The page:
New trains will begin operating on the East Coast Main Line five months later than planned.
London North Eastern Railway (LNER) announced that its Azuma trains will enter service on May 15.
The Hitachi-built fleet is modelled on the Japanese bullet train and will cut journey times by accelerating faster than existing rolling stock.
It was due to be launched in December 2018 but this was delayed due to a series of issues, including their compatibility with Network Rail’s signalling equipment, safety tests, staff training and new timetables.
The announcement of a launch date follows major work to update the rail network’s equipment and technology.
Publicly-owned operator LNER said the trains have been through “rigorous testing” by Hitachi Rail, Network Rail and the Department for Transport.
Azumas will initially be used on the London King’s Cross-Leeds route, before being rolled out to the rest of the LNER network, which stretches from London to Inverness and Aberdeen, in the following months.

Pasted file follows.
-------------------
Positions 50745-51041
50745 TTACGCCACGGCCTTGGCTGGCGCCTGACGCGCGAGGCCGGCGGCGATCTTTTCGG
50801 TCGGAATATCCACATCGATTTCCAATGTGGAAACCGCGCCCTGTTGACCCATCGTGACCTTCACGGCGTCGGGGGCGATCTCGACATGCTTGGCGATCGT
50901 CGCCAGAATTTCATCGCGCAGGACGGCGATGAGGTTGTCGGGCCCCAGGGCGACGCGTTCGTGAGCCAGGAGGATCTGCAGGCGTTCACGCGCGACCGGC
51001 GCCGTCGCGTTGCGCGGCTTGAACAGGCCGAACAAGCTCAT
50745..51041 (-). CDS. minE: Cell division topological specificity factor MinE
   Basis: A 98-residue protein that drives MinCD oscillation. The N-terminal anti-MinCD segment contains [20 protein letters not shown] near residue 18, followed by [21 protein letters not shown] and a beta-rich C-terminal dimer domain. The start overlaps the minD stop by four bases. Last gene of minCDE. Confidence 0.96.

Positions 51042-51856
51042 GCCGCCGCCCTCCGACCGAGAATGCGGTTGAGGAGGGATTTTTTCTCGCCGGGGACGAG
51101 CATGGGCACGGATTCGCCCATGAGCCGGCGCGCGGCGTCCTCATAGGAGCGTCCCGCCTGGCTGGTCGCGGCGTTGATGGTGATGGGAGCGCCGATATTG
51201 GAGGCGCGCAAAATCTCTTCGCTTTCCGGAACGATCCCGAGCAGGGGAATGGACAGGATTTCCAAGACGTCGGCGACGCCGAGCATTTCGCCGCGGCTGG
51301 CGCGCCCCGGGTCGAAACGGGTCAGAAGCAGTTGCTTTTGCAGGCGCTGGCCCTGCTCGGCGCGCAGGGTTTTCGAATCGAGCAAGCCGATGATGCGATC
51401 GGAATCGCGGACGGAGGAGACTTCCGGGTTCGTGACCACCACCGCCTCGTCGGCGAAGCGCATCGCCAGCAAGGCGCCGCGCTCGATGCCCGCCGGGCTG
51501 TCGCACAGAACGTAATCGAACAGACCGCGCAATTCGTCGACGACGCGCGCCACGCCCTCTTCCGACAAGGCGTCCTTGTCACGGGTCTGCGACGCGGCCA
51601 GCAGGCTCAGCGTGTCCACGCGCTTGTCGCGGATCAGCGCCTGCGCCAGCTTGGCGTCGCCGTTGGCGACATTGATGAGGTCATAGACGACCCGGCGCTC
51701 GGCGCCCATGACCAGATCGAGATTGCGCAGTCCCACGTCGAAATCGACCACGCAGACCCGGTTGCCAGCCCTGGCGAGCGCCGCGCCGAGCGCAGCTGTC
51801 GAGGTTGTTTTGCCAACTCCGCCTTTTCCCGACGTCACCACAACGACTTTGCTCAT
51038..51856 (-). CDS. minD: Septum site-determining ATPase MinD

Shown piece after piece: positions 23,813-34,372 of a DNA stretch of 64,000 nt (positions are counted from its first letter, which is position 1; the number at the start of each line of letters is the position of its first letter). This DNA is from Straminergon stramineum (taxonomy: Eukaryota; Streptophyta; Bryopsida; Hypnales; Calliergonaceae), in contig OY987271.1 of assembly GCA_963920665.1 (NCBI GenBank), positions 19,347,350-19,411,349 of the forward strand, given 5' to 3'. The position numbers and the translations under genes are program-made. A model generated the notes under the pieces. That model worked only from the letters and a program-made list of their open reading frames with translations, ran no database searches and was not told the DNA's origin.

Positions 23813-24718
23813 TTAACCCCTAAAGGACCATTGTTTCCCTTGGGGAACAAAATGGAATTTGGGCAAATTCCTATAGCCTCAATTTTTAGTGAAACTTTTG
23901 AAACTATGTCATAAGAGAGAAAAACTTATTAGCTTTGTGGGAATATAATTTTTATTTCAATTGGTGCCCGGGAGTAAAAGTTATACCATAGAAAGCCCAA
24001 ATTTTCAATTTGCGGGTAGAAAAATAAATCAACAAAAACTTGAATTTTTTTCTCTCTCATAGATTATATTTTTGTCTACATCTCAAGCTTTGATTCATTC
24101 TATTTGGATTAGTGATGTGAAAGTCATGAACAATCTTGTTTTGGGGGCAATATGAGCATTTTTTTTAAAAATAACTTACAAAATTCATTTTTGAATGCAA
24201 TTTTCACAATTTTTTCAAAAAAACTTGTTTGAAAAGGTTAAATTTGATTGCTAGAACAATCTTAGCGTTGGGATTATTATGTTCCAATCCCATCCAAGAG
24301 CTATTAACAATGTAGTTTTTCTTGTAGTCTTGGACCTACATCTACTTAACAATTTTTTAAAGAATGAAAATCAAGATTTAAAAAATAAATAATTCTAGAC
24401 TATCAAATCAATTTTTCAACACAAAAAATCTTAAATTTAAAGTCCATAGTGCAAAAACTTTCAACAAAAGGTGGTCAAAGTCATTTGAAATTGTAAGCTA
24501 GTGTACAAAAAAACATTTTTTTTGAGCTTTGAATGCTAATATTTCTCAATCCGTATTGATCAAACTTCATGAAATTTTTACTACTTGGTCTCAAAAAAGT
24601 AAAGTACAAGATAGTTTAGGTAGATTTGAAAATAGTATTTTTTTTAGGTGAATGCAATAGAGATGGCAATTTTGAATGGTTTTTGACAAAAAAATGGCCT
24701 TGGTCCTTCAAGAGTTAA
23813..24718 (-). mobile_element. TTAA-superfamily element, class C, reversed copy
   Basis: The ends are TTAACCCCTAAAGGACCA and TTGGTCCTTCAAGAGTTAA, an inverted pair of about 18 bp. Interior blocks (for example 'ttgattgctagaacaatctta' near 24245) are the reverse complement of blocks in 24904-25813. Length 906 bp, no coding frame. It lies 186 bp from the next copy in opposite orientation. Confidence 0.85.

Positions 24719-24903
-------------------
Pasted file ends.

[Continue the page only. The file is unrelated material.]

LNER managing director David Horne said: “This is what customers up and down the country have been waiting for and represents a monumental milestone for rail travel.
“We’ve worked very hard alongside our partners and suppliers to reach this point and I look forward to giving all our customers an excellent experience every time they travel with us.”
The fleet of Azuma trains will eventually reach 65.
They are being built by Hitachi Rail at its factory in Newton Aycliffe, County Durham.
The manufacturer’s managing director Karen Boswell said: “Passengers on the East Coast Main Line will soon be able to enjoy a fleet built in the North East of England harnessing Japanese bullet-train technology.
“Our British train factory has sourced parts from across the country to build the Azuma trains, which herald a new era for this famous route.”
Rob McIntosh, a route managing director at Network Rail, said: “We’re absolutely delighted that passengers will soon be able to travel on the new Azuma trains and we look forward to them reaping the benefits.
“A huge amount of work has gone into reaching this significant step and we have worked extremely closely with both LNER and Hitachi on this.”